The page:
In re A.E., 253A20

Docket NºNo. 253A20
Citation379 N.C. 177, 864 S.E.2d 487
Case DateNovember 05, 2021
CourtUnited States State Supreme Court of North Carolina

379 N.C. 177
864 S.E.2d 487

In the MATTER OF: A.E., J.V., E.V., A.V.

No. 253A20

Supreme Court of North Carolina.

Filed November 5, 2021

Jennifer Oakley Michaud, for petitioner-appellee Stokes County Department of Social Services.

James N. Freeman, Jr., Elkin, for appellee Guardian ad Litem.

David A. Perez, Thomasville, for respondent-appellant mother.

Mercedes O. Chut, Greensboro, for respondent-appellant father.

ERVIN, Justice.

379 N.C. 178

¶ 1 Respondent-mother Rosa E. and respondent-father Charles V. appeal from the trial court's orders terminating their parental rights in

379 N.C. 179

their minor children J.V., E.V., and A.V.,1 and respondent-mother appeals from the trial court's order terminating her parental rights in her minor child A.E.2 After careful consideration of respondent-mother's and respondent-father's challenges to the trial court's termination orders in light of the record and the applicable law, we conclude that the trial court's termination orders should be affirmed.

I. Factual Background

¶ 2 On 20 February 2018, the Stokes County Department of Social Services received a report alleging that Ellie, Jake, Evette, and Alana lived in a home that was "severe[ly] infest[ed]" with German cockroaches and that Ellie, who was always anxious to eat when she was at school, arrived at school wearing dirty and soiled clothes. The report was accompanied by videos showing the severity of the cockroach infestation that depicted "[a] multitude" of cockroaches in all stages of life crawling up and across all of the surfaces in the home, including the walls, floors, ceilings, counters, cabinets, and kitchen appliances. In the course of investigating the report, the social worker observed that cockroaches were ubiquitous throughout the home and noticed a pile of used diapers by the front door, breakfast cereal scattered around the home, and food-encrusted dishes in the kitchen area. In addition, the social worked observed that two of Alana's front teeth were decaying and that Evette appeared to have an abdominal hernia. On 20 February 2018, DSS filed juvenile petitions alleging that all four children were neglected juveniles who lived in an environment that was injurious to their welfare and were exposed to a substantial risk of physical injury as the result of conditions created by respondent-mother and respondent-father and obtained the entry of orders taking the children

864 S.E.2d 492

into nonsecure custody, a step that resulted in the children's placement in foster care.

¶ 3 After the filing of the original petitions, DSS obtained additional information concerning the children and the conditions in which they lived. Among other things, DSS learned that Ellie had to have her clothes changed on a daily basis following her arrival at school because of their filthy condition and the smell that emanated from them. In addition, the social worker learned that respondent-father allegedly "whopped" Ellie with a "wood[en] board"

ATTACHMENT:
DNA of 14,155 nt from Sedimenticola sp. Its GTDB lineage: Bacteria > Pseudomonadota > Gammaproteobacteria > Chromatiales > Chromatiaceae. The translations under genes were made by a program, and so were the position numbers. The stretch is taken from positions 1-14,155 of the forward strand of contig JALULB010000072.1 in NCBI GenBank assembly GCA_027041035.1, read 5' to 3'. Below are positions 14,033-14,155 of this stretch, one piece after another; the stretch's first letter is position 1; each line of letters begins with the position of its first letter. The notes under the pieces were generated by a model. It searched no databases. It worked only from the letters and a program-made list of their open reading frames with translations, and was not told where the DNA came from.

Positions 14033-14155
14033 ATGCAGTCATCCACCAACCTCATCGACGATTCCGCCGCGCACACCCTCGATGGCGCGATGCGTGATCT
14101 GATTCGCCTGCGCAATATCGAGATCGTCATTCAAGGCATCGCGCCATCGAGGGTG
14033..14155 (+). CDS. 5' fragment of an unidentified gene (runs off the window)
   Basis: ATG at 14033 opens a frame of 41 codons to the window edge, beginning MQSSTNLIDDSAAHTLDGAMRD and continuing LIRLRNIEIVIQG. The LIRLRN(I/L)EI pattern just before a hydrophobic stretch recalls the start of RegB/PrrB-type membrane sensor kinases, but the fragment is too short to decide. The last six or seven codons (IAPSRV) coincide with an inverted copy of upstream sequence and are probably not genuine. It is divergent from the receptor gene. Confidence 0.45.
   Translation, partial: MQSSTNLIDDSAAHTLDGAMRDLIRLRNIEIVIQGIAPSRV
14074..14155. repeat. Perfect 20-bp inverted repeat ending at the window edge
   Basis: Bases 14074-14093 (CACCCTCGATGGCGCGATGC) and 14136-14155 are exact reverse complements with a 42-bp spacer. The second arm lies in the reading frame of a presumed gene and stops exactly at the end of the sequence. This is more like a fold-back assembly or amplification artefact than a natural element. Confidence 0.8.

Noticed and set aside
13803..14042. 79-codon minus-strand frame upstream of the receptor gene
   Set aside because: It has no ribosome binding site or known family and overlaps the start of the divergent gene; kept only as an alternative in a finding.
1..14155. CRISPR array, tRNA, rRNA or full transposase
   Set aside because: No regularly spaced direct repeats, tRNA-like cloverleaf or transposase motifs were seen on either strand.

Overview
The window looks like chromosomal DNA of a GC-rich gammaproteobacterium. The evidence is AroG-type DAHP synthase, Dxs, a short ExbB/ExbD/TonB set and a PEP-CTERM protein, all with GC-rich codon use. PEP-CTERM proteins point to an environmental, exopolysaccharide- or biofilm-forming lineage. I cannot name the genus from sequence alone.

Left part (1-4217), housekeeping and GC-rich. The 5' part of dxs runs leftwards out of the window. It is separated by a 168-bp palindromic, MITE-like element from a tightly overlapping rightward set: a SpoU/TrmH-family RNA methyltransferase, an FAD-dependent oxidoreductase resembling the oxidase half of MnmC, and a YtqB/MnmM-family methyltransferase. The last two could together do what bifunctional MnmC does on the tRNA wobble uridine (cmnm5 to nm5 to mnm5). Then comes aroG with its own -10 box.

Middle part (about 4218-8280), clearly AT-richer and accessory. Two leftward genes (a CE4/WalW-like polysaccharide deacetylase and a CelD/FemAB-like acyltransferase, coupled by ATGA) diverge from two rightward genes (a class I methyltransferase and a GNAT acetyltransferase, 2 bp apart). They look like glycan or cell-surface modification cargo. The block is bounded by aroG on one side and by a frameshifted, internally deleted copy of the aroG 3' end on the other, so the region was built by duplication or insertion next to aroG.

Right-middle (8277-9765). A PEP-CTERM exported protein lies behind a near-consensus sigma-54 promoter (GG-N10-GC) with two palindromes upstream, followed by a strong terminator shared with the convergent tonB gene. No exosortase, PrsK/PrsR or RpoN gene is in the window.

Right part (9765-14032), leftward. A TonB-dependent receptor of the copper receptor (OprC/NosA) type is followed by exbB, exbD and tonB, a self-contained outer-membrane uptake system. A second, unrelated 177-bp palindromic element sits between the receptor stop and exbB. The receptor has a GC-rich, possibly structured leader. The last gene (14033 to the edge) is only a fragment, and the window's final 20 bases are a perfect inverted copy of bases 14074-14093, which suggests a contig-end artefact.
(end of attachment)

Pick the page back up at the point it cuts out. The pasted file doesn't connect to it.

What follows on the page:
379 N.C. 180

when she failed to listen to educational personnel. The family had been the subject of five prior DSS reports, having been found in need of services in 2014 in the aftermath of an incident during which Ellie had been left alone in a vehicle for about fourteen minutes while wearing a heavily soiled diaper at a time when the outside temperature was ninety degrees. According to a psychological report, respondent-mother had reduced intellectual functioning and an untreated mood disorder, did not have sound judgment, and lacked "a good sense" of appropriate child development.

¶ 4 Although respondent-mother claimed that Alana had been born with rotten teeth, subsequently obtained medical records disproved that assertion. An examination of Ellie's medical records reflected concerns relating to inadequate nutrition and a history of asthma. In addition, other medical records revealed that both Ellie and Jake had tested positive for the presence of high levels of lead and that Ellie exhibited "risk factors for lead toxicity." Although the available educational records indicated that, when she was two, Ellie exhibited delays in fine motor skills, she had been identified as being "globally delayed" upon entering kindergarten and was receiving special education services on the basis of an Individualized Educational Plan. In light of this additional information, DSS filed amended juvenile petitions on 8 March 2018 for the purpose of adding allegations that the children had not received proper care, supervision, or discipline from respondent-mother and respondent-father.

¶ 5 On 23 February 2018, respondent-mother and respondent-father entered into case plans in which they agreed to cooperate with an exterminator in connection with the elimination of the cockroach infestation, to dispose of trash and other waste products in an appropriate manner, to receive information concerning the maintenance of appropriate hygiene and to demonstrate a proper understanding of that subject by bathing regularly and maintaining a sanitary home, to attend parenting classes, to obtain a psychological and parenting evaluation and follow all resulting recommendations, and to provide appropriate snacks for and engage in appropriate activities with the children during visits. Respondent-mother and respondent-father began work toward satisfying the requirements of their case plans immediately.